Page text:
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The coda was an apropos example of Heron's significance in hip-hop culture. West samples Heron's poem, 'Comment No.1,' at the end of 'Lost in the World.' "Who will survive in America?" Heron charges at the end of both his poem and the West track. Besides paying tribute to Heron on his latest work, West also sampled him on the 'Late Registration' track, 'My Way Home.'
Heron released 15 studio albums in his lifetime, the last being 2010's 'I'm New Here,' which sampled West's 'Flashing Lights' on its intro and outro. The album was Heron's first release in 16 years and served as a rebirth of sorts. His cryptically-titled 'NY Is Killing Me' single propelled 'I'm New Here' into newfound recognition among younger audiences.
His name found it's way on the bill at the 2010 Coachella music festival and a remix album, titled 'We're New Here,' with Jamie xx of ambient electro-dance outfit the xx followed. But, Heron is perhaps best remembered for his older work -- 'The Revolution Will Not Be Televised' and 'Whitey on the Moon' painted a dark, yet truthful panorama of America that would become a signature of Heron's prose.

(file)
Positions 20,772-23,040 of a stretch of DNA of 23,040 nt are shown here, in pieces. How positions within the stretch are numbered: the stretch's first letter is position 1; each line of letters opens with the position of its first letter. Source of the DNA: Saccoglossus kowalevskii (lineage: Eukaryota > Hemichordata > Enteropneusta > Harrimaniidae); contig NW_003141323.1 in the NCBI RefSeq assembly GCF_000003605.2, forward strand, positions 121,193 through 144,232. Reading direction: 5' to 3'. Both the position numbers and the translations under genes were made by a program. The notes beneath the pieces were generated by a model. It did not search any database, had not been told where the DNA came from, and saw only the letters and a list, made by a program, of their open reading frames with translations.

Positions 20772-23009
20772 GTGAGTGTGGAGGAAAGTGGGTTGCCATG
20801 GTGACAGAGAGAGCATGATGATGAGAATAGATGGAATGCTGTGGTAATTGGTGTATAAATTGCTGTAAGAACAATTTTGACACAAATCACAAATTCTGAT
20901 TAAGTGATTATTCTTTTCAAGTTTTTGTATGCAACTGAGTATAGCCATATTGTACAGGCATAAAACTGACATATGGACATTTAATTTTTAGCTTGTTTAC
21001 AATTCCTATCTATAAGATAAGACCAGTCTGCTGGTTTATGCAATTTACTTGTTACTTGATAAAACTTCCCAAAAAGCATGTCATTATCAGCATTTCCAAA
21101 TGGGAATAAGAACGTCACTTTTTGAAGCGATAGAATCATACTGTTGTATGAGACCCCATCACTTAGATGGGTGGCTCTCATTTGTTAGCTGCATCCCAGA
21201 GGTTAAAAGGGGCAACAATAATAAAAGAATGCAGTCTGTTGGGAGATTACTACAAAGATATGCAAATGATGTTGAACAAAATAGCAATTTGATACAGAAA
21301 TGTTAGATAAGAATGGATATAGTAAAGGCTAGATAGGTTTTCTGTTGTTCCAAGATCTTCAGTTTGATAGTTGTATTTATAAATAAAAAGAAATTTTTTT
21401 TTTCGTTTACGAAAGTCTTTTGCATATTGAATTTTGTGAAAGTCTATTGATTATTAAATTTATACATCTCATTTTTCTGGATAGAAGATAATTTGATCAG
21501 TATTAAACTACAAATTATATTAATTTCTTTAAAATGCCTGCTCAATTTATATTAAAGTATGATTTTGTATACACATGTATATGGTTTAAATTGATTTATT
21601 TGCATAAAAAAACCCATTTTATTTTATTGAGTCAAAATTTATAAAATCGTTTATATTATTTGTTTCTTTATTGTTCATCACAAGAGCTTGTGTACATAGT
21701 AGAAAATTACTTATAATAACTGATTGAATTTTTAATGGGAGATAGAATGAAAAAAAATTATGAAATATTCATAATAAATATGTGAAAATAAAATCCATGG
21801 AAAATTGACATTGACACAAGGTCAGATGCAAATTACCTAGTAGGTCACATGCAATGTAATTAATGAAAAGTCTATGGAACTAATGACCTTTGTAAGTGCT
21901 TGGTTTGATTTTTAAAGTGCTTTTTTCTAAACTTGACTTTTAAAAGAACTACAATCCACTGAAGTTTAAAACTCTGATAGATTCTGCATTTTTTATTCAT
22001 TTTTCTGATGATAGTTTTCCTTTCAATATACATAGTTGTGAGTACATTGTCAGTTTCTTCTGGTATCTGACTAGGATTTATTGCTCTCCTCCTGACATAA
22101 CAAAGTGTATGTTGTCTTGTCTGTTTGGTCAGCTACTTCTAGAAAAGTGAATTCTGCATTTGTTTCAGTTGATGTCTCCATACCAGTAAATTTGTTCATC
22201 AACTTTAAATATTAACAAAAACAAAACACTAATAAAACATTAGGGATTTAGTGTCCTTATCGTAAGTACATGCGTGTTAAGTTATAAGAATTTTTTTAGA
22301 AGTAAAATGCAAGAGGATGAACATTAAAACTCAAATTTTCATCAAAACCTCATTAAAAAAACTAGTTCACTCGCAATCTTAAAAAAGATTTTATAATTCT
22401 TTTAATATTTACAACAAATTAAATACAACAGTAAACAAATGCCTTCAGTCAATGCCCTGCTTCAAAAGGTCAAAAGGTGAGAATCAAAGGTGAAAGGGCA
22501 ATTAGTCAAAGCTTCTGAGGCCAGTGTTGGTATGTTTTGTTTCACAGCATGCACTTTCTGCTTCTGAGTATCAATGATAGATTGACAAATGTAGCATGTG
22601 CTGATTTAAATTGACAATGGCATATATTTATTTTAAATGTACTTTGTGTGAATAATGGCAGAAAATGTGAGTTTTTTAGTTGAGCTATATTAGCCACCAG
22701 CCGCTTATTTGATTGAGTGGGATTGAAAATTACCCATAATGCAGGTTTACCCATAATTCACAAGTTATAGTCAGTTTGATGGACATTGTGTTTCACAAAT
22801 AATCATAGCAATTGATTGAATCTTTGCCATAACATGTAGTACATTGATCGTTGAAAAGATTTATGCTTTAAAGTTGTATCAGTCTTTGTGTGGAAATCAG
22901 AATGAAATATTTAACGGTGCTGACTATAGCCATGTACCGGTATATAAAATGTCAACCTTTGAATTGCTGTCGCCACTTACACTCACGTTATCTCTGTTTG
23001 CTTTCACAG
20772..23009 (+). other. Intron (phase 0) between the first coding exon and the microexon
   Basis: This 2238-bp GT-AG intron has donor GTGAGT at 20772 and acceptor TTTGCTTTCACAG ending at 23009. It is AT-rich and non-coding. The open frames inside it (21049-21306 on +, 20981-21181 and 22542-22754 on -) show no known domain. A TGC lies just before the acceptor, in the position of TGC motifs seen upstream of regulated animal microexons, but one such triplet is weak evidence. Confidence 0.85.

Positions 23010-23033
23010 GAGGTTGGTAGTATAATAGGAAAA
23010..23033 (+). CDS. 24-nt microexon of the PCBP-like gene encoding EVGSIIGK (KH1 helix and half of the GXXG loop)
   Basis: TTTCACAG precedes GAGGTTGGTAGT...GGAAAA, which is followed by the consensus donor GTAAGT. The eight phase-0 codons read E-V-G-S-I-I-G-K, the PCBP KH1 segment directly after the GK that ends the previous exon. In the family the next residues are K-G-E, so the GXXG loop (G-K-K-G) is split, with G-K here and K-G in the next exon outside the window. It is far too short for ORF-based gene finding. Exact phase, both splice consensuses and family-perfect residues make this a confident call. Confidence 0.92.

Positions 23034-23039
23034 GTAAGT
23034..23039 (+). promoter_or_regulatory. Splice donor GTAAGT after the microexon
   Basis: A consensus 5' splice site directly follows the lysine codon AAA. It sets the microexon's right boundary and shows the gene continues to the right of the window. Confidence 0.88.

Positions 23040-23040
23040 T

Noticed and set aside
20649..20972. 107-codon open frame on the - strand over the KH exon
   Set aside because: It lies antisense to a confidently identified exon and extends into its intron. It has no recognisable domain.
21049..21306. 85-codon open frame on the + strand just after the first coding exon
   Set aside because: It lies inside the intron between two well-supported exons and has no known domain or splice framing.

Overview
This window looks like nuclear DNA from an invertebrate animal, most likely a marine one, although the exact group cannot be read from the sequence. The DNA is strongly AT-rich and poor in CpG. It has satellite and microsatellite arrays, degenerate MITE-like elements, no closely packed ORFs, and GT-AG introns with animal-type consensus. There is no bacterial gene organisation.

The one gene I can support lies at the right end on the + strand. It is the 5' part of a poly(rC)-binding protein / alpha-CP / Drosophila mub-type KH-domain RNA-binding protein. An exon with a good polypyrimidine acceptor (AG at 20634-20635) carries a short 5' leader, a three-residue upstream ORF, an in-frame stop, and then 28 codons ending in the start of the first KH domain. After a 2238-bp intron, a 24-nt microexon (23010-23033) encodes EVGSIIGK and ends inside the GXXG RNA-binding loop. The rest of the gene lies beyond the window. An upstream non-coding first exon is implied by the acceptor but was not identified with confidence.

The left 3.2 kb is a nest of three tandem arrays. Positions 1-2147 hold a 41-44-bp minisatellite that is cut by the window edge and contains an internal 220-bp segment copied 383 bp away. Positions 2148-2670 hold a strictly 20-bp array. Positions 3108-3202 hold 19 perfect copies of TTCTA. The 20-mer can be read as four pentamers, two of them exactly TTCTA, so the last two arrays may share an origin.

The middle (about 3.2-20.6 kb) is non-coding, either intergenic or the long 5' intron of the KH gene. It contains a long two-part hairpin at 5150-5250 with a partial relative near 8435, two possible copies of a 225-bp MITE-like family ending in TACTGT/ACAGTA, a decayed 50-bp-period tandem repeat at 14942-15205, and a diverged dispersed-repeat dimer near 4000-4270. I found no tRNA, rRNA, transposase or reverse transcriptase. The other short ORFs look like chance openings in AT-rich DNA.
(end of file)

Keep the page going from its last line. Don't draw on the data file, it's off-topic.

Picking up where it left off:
Heron died last Friday (May 29) from unknown causes. During the funeral, Heron's songs 'Better Days Ahead' and 'The Bottle' were also performed by his longtime back-up singers. A public viewing will be held later today from 6PM to 9PM at Frank E. Campbell Funeral Home at 81st St. and Madison Ave. in New York City.
"He was legendary, a visionary, an illuminating luminary," Heron's daughter Gia stated in a poem titled 'Time' during the service. "There will never be another like he."
Watch Gil Scott-Heron & Jamie xx's 'I'll Take Care of U' off 'We're New Here'